Former Charlotte Mayor Anthony Foxx has asked a U.S. bankruptcy court judge to dismiss claims against him in a lawsuit that attempts to recover pay he received from his former employer, defunct bus maker DesignLine.
A trustee overseeing the liquidation of the Charlotte firm filed a suit in August seeking the return of almost $421,000. The suit alleged Foxx received the compensation despite doing little to no work for his former employer.
In a court filing last week, Foxx denied that he received nearly $421,000 in salary and overtime during four years at DesignLine, as alleged by trustee Elaine Rudisill. The filing does not say how much Foxx made, but it says the trustee’s complaint was based on “inaccurate” records and that he never received overtime pay.
Foxx now serves in President Barack Obama’s Cabinet as U.S. secretary of transportation. He was appointed to the post in 2013. Before becoming a Cabinet secretary, Foxx spent four years at DesignLine as deputy general counsel.
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The trustee’s complaint alleged that Foxx did little to no work for DesignLine and spent little time at the office.
Foxx’s filing said he provided legal services to the company “upon being assigned such work, including corporate governance, employment law and regulatory matters.” Given his part-time job as mayor of Charlotte, “management knew and expected that his physical presence at its headquarters would be limited and that he would handle projects on an ‘as assigned’ basis,” the filing states.
The filing also says Foxx had previously developed a reputation as a leader in mass transportation as a member of the Charlotte City Council, and that DesignLine’s management recognized his hiring would enhance the company’s reputation.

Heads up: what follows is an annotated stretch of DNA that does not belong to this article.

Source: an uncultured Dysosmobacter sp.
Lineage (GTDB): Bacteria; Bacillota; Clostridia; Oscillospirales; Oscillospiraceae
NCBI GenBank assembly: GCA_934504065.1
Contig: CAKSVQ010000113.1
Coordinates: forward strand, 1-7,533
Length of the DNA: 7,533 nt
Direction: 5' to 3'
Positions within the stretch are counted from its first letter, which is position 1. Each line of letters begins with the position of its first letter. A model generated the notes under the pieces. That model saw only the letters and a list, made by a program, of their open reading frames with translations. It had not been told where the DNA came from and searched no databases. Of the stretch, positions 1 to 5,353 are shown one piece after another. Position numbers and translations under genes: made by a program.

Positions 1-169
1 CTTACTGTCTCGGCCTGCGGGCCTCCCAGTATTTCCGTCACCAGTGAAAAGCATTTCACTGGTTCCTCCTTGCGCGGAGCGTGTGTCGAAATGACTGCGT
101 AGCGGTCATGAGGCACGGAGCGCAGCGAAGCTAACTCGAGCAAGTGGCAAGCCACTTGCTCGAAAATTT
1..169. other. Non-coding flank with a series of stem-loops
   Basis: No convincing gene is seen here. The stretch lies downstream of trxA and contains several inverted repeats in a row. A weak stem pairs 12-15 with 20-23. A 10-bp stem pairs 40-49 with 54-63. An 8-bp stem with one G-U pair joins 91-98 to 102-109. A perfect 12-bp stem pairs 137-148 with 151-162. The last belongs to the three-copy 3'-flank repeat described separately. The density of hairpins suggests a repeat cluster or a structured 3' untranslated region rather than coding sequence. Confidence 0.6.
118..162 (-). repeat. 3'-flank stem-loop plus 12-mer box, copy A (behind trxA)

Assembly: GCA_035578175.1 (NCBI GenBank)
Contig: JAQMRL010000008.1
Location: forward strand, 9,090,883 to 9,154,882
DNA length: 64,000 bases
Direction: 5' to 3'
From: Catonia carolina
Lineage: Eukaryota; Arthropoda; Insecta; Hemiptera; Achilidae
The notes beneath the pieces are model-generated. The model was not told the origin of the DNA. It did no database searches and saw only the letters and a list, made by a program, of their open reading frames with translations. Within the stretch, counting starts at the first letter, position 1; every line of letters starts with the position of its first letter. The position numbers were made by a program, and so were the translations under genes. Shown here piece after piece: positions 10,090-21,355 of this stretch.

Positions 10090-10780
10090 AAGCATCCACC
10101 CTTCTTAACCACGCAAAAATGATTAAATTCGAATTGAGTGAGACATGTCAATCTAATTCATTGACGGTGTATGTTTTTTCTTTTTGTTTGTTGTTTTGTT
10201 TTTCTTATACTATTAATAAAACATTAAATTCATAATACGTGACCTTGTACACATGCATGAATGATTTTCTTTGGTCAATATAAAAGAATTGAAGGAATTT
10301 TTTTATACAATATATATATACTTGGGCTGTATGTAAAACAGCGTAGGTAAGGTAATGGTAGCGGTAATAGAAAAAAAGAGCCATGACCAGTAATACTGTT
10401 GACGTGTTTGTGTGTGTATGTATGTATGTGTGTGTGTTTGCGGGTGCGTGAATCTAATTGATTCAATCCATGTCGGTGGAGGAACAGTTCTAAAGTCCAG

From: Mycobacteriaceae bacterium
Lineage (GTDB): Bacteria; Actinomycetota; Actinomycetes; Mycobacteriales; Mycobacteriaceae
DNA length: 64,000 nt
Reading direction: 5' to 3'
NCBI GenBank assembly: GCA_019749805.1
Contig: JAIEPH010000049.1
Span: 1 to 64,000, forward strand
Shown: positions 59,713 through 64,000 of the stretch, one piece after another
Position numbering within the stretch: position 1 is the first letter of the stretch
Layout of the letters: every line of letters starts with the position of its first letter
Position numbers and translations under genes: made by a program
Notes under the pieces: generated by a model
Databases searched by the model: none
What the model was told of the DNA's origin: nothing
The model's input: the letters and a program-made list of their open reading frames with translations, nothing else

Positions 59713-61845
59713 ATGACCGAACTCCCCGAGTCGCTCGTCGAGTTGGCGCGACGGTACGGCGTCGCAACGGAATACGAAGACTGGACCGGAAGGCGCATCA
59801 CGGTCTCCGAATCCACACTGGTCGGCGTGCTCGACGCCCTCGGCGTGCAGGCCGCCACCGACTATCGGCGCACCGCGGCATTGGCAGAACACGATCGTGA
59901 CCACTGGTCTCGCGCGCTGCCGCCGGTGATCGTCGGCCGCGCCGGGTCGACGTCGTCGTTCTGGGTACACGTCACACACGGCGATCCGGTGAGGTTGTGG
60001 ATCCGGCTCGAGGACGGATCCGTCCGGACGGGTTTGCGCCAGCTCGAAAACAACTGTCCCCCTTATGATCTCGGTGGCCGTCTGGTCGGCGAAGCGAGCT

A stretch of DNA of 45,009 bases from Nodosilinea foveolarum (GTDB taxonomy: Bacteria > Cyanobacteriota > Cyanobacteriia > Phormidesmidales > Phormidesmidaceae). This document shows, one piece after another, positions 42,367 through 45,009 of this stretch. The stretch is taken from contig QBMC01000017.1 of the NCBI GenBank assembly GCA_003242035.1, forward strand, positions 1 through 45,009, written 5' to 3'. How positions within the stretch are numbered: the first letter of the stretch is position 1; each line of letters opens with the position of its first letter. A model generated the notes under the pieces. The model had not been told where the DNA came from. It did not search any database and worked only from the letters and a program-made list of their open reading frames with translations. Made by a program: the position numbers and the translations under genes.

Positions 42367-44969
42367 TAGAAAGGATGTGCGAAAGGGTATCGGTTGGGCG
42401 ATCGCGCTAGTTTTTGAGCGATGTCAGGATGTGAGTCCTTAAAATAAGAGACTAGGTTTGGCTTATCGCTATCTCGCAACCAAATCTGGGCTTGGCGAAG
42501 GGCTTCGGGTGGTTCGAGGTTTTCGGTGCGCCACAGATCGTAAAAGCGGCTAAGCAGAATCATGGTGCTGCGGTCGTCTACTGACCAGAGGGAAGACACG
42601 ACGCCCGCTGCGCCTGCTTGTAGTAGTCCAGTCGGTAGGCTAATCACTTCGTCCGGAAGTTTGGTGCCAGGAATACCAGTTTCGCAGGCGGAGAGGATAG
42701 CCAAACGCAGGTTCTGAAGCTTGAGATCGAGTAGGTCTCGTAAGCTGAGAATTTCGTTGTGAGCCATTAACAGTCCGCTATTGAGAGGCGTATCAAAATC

“While not specifically part of his job description, the company valued Mr. Foxx’s perspective of national and regional transportation policy and how the company might better position itself in its targeted markets,” the filing states. “Mr. Foxx provided such support, as and when requested, consistent with ethics guidance provided to him by the Charlotte City Attorney.”
Foxx, in the filing, denied the company received less service than it paid him for and said he was actually paid less than he and the company had “bargained for.” In 2010, for example, his pay was cut by more than 25 percent to help the company reduce expenses, the filing states.
Foxx’s filing, which was a response to the trustee’s suit, asks the court to dismiss the claims and pay for attorney’s fees.
A group led by retired Air Force Gen. Buster Glosson and his son, Brad, bought DesignLine in 2006 and moved it to Charlotte from New Zealand. After struggling financially for years, the company filed for bankruptcy in 2013, costing investors millions and leading to layoffs for a workforce that once reached 250.
As part of the bankruptcy proceedings, Rudisill, the trustee, has been filing “adversarial proceedings” against various defendants, including Foxx, in an attempt to recover more money for the bankruptcy estate.
In August, Rudisill also filed a wide-ranging suit against the Glossons and other former company officials, alleging fraud, violations of racketeering statutes and breaches of fiduciary duty. The defendants have said the claims are baseless and in September filed a motion to dismiss that suit.